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The accomplished Brit who is now WAU team principal

AMONG a high-profile cohort of Supercars team principals from Jamie Whincup to Ryan Story, Carl Faux’s name might not stand out.

But it should.

The British guru was quietly promoted to team principal at Walkinshaw Andretti United as part of a reshuffle last November that saw Bruce Stewart become CEO and Terry Kerr technical director.

The idea was to better empower the trio to drive the historic Clayton squad forward in the technical (Kerr), sporting (Faux) and commercial/business (Stewart) spheres.

So, what is there to know about WAU’s new team principal?

“I’m a racer; always have been, always will be,” Faux told V8 Sleuth.

“My great-grandfather had a business in the UK, it was a petrol/service garage so it did tyres, did servicing. He started it and then my grandfather and great-uncle were there, so I was brought up around cars.

“There’s a lot of short oval racing in the UK, so quarter-mile ovals on tarmac, a bit like what they have got in New Zealand.

Carl Faux and Bruce Stewart at the 2023 Adelaide 500. Pic: Supplied/Race Project

“I started racing in a class called Ministox for 11- to 16-year-olds. You get a Mini… it’s restricted engine capacity because you’re young, and then you go and bash into each other and race like that. So that’s sort of where I started.”

Faux left school at age 16 but took a keen interest in the mechanical, engineering and design elements of racing. Soon enough, he realised his talents were better spent outside the cockpit.

“One of my friends jumped in my car and I jumped in his car, and he went faster in my car than he did in his own car,” he recalled.

“It was like, ‘ah, that’s where I need to be, designing, building, setting up cars rather than driving them’. That was Joe Tandy, whose younger brother Nick Tandy ended up winning Le Mans.”

After gathering mechanical experience, Faux interviewed at Triple Eight (UK) at which point team boss Ian Harrison encouraged him down the path of university to become qualified as an engineer.

Given his early exit from high school, Faux didn’t have the simplest path. He eventually came across an opportunity at the Bolton Institute of Higher Education and grabbed it with both hands.

He subsequently wound up at Triple Eight, which by now in the mid-2000s was an established British Touring Car Championship powerhouse.

Carl Faux. Pic: Ross Gibb

Faux took on chief designer duties for Triple Eight’s MG project in 2012 as it regained manufacturer status.

Success ensued, and it would follow him when he switched to Team BMR.

After fielding Volkswagen Passats as an independent in 2015, BMR struck a deal to bring Subaru and its Levorg into the championship the following year. Again, Faux was a central figure in the program.

In 2017, BMR’s Ash Sutton won the BTCC crown on Sunday, October 1. Mere days later, Faux was off to Bathurst to begin a fresh chapter, in the Supercars Championship with what was about to become WAU.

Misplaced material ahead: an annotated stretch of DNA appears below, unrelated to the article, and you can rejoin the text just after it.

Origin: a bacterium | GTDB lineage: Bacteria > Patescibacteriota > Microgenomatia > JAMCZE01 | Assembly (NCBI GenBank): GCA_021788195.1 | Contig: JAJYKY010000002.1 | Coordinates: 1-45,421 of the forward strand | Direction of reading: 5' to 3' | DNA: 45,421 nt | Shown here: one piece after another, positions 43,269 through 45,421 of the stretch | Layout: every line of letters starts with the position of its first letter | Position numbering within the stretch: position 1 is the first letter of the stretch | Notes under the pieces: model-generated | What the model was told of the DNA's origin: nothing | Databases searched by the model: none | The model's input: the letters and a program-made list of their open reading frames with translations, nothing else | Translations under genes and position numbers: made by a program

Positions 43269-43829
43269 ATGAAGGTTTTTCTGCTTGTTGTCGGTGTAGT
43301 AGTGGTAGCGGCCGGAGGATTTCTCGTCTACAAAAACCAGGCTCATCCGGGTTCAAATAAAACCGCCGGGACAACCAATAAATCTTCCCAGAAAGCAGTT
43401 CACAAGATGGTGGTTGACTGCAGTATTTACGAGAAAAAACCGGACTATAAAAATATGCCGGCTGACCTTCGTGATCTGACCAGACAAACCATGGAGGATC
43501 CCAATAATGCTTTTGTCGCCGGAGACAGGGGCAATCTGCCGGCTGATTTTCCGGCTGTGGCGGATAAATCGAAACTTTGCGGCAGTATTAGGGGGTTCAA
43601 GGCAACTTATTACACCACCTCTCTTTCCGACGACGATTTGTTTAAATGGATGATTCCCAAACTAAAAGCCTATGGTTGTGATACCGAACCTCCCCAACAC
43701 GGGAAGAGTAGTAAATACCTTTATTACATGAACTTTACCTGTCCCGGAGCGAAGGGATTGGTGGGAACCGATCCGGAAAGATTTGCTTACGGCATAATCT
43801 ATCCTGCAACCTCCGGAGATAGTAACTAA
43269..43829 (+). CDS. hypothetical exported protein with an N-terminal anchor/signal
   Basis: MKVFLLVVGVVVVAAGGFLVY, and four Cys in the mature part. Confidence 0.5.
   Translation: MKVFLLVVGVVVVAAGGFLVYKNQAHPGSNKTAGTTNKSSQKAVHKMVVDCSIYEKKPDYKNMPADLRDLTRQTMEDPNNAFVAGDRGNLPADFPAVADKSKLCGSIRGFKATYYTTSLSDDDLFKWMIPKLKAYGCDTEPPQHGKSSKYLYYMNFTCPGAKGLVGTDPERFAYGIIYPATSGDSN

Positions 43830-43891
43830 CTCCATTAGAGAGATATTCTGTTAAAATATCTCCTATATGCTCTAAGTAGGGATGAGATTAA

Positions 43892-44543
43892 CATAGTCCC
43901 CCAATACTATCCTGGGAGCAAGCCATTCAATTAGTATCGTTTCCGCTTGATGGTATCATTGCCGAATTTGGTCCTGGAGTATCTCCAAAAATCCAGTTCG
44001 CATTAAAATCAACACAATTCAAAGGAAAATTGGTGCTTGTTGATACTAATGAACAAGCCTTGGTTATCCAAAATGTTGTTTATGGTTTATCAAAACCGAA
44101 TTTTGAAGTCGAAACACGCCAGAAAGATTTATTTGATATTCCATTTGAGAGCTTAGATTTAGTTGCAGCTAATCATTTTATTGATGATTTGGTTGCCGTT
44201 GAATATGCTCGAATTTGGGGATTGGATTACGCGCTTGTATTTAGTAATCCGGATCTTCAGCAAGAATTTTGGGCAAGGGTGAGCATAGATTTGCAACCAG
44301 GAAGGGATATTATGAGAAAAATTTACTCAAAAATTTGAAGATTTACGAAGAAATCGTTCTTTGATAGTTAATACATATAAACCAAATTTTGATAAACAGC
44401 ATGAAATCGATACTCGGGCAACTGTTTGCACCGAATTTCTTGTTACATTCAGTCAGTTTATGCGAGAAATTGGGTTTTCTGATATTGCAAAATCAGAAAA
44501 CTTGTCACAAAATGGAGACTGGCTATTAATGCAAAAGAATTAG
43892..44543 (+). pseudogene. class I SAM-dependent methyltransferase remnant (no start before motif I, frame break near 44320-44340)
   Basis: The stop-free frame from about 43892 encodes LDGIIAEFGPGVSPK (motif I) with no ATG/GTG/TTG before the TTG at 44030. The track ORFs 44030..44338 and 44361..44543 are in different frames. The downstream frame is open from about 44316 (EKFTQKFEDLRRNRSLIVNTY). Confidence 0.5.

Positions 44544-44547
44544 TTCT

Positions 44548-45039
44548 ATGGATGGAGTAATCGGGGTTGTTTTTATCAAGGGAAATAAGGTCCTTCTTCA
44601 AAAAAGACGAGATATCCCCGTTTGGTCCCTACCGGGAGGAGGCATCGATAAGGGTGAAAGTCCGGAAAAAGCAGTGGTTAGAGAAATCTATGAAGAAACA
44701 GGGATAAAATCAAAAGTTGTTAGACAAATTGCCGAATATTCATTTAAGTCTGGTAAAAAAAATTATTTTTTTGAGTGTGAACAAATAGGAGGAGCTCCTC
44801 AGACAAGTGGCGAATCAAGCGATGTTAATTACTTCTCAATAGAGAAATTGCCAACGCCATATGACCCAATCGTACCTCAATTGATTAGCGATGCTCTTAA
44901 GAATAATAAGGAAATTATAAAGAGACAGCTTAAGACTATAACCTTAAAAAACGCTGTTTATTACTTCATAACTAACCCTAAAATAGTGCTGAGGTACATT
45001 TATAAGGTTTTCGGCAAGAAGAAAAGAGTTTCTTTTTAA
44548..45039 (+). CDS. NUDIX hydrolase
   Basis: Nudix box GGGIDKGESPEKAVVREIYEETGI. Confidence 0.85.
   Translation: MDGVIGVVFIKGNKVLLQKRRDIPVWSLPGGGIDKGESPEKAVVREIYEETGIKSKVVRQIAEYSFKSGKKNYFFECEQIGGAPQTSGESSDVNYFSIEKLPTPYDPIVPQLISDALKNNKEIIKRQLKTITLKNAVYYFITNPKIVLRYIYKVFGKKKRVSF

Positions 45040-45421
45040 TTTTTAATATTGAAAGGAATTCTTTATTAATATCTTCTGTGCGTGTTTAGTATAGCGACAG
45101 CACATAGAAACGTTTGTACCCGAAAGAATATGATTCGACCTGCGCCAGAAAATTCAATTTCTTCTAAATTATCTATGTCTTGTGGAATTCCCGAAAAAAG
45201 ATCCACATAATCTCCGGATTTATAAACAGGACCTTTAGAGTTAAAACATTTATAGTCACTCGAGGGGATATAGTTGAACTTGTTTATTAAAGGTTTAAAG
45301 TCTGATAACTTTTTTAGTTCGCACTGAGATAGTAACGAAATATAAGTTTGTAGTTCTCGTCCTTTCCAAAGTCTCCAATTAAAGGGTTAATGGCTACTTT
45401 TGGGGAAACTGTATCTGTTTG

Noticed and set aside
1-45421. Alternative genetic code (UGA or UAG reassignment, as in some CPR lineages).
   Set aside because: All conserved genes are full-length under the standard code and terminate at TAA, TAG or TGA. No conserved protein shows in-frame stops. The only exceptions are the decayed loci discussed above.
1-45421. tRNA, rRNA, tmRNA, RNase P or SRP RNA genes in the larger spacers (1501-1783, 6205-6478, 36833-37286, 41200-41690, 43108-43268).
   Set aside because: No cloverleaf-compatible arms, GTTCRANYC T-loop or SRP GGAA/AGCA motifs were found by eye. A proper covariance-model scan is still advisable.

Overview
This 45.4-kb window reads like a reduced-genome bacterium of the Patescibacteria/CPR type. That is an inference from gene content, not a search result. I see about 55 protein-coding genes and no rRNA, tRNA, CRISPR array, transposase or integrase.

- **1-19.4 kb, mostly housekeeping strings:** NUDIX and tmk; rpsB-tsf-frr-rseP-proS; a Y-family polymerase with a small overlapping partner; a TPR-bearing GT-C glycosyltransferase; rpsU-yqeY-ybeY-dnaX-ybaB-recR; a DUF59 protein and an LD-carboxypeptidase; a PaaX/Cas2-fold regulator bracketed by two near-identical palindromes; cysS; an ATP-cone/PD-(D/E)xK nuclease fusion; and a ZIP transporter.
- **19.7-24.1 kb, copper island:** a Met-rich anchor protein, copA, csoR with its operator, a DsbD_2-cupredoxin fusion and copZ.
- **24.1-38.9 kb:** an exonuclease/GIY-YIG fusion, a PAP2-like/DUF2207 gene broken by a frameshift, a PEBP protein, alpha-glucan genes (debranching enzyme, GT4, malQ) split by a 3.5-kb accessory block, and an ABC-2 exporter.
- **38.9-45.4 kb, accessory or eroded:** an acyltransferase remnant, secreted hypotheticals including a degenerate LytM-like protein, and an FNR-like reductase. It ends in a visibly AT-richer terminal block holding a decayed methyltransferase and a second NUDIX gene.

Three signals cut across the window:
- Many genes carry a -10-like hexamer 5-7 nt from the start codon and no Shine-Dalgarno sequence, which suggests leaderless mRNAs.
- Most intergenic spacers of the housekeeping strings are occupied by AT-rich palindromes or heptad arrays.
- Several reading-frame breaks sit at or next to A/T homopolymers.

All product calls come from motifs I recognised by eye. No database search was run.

“I loved the aspect of strategy racing and GT racing and I loved touring cars. I wanted to combine the both and what better place to do it than here?” Faux explained of his move to Australia.

“It’s the most difficult touring car championship in the world. The standard is so high, it’s unreal.

“The structure of NASCAR, IndyCar, F1 and here are like the proper franchise-type racing of the teams, so it’s set up the best that way.

“All of the drivers in this category are really good drivers. All of the teams are really good teams. You don’t get any duds.

“And therefore to be able to measure yourself against that and try to put the collective team together to go and actually win things is pretty tough.

“That’s the challenge and as a racer, that’s the thing I like doing.”

WAU team principal Carl Faux (right) with Dick Johnson Racing engineer Richard Harris at the 2024 Melbourne SuperSprint. Pic: Ross Gibb

Faux notes that Supercars is closely monitored by those in the BTCC, and that he’d briefly crossed paths with the category in the late 2000s when Triple Eight Australia leant on its British branch for a wind tunnel program.

Over the years, WAU has sometimes been an easy target for criticism given the high bar its predecessor the Holden Racing Team once set.

But there has been gradual progress at Clayton since hitting rock bottom in mid-2017.

That year, an underperforming car left drivers Scott Pye and James Courtney to finish just 12th and 21st in the championship.

Now, the squad is back to being a perennial frontrunner with star Chaz Mostert, even if a first race win for the Blue Oval has remained elusive for now.

“Something that gets bandied around a lot is the consistency not being good enough,” said Faux.

“But we finished fourth in the championship last year; you don’t do that if you’re not consistent.

“We haven’t had spectacular results in Gen3 and that’s for many reasons I suppose, but the consistency has still been there and that’s how you build towards a championship.”

Mostert was fastest in practice yesterday at Taupō Motorsport Park.

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